Tip-enhanced Raman spectroscopy (TERS) is often described as the most powerful tool for optical characterization of surfaces and their proximities. It combines the intrinsic spatial resolution of scanning probe techniques (AFM or STM) with the chemical information content of vibrational Raman spectroscopy. Capable to reveal surface heterogeneity at the nanoscale, TERS is currently playing a fundamental role in the understanding of interfacial physicochemical processes in key areas of science and technology such as chemistry, biology and material science.
Unfortunately, the undeniable potential of TERS as a label-free tool for nanoscale chemical and structural characterization is, nowadays, limited to air and vacuum environments, with it failing to operate in a reliable and systematic manner in liquid. The reasons are more technical than fundamental, as what is hindering the application of TERS in water is, among other issues, the low stability of the probes and their consistency. Fields of science and technology where the presence of water/electrolyte is unavoidable, such as biology and electrochemistry, remain unexplored with this powerful technique.
We propose a revolutionary approach for TERS in liquids founded on the employment of pipet-based scanning probe microscopy techniques (pb-SPM) as an alternative to AFM and STM. The use of recent but well established pb-SPM brings the opportunity to develop unprecedented pipet-based TERS probes (beyond the classic and limited metallized solid probes from AFM and STM), together with the implementation of ingenious and innovative measures to enhance tip stability, sensitivity and reliability, unattainable with the current techniques.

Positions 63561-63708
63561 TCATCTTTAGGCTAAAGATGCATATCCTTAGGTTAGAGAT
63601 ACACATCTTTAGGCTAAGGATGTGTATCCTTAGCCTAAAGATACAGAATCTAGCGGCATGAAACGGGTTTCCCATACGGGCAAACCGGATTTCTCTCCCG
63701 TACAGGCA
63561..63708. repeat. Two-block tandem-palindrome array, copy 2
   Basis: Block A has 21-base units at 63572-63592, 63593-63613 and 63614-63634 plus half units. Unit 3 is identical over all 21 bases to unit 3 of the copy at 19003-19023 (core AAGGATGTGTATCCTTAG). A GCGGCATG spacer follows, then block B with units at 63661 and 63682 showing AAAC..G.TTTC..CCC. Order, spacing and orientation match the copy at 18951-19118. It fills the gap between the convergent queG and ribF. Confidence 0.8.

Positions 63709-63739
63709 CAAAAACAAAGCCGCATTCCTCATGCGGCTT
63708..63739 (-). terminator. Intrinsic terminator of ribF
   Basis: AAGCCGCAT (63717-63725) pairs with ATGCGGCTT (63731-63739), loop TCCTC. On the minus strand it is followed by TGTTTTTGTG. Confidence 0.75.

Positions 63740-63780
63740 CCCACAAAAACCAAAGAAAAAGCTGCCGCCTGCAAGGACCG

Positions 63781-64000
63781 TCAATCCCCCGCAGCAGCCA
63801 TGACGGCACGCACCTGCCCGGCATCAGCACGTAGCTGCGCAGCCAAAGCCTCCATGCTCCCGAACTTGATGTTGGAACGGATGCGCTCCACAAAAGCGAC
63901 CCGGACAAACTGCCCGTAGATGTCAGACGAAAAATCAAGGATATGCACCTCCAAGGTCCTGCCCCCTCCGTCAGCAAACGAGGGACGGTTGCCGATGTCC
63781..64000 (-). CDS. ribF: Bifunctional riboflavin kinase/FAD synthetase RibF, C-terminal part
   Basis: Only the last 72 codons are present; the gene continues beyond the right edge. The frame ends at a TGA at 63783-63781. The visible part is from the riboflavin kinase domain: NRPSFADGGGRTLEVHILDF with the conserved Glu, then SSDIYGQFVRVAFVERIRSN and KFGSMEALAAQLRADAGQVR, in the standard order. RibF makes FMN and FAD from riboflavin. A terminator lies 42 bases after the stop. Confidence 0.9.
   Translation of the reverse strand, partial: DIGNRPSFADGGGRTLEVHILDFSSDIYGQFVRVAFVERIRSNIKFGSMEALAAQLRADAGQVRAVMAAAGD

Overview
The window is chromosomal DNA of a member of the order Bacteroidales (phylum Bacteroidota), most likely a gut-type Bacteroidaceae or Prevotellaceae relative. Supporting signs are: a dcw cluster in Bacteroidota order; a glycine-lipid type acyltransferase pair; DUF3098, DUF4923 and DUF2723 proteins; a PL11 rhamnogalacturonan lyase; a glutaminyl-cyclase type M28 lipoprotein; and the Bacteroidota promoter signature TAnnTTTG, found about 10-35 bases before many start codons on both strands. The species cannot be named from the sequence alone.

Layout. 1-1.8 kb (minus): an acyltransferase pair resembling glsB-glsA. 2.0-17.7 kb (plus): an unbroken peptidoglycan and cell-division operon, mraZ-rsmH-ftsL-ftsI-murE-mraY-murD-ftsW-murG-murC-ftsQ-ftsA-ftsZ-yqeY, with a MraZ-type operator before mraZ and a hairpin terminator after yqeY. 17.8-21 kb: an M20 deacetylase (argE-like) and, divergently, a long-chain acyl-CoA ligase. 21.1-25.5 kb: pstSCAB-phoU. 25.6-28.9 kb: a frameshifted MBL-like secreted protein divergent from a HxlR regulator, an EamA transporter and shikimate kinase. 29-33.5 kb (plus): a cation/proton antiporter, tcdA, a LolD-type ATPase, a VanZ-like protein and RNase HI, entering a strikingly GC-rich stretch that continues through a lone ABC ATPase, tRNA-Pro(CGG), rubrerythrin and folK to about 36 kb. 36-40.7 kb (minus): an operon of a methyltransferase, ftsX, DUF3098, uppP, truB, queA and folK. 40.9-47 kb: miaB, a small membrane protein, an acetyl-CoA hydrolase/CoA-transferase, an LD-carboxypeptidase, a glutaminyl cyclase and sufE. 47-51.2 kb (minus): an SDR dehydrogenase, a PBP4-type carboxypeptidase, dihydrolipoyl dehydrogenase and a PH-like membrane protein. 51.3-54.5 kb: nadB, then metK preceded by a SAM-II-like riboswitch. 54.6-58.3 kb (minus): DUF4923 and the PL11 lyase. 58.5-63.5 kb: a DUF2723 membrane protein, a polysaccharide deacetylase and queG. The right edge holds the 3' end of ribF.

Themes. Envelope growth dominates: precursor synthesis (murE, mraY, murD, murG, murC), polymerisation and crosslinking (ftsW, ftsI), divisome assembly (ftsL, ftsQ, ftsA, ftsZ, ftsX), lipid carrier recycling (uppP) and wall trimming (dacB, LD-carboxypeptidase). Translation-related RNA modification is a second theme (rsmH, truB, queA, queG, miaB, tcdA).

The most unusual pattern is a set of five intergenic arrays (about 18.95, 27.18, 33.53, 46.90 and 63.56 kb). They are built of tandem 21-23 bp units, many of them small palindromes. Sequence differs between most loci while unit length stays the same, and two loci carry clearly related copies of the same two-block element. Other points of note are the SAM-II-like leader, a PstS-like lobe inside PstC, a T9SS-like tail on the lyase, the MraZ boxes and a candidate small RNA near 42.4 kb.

We will be in possession of a unique nano-spectroscopy platform capable of experiments in liquids, to follow dynamic processes in-situ, addressing fundamental questions and bringing insight into interfacial phenomena spanning from materials science, physics, chemistry and biology.
Fields of science
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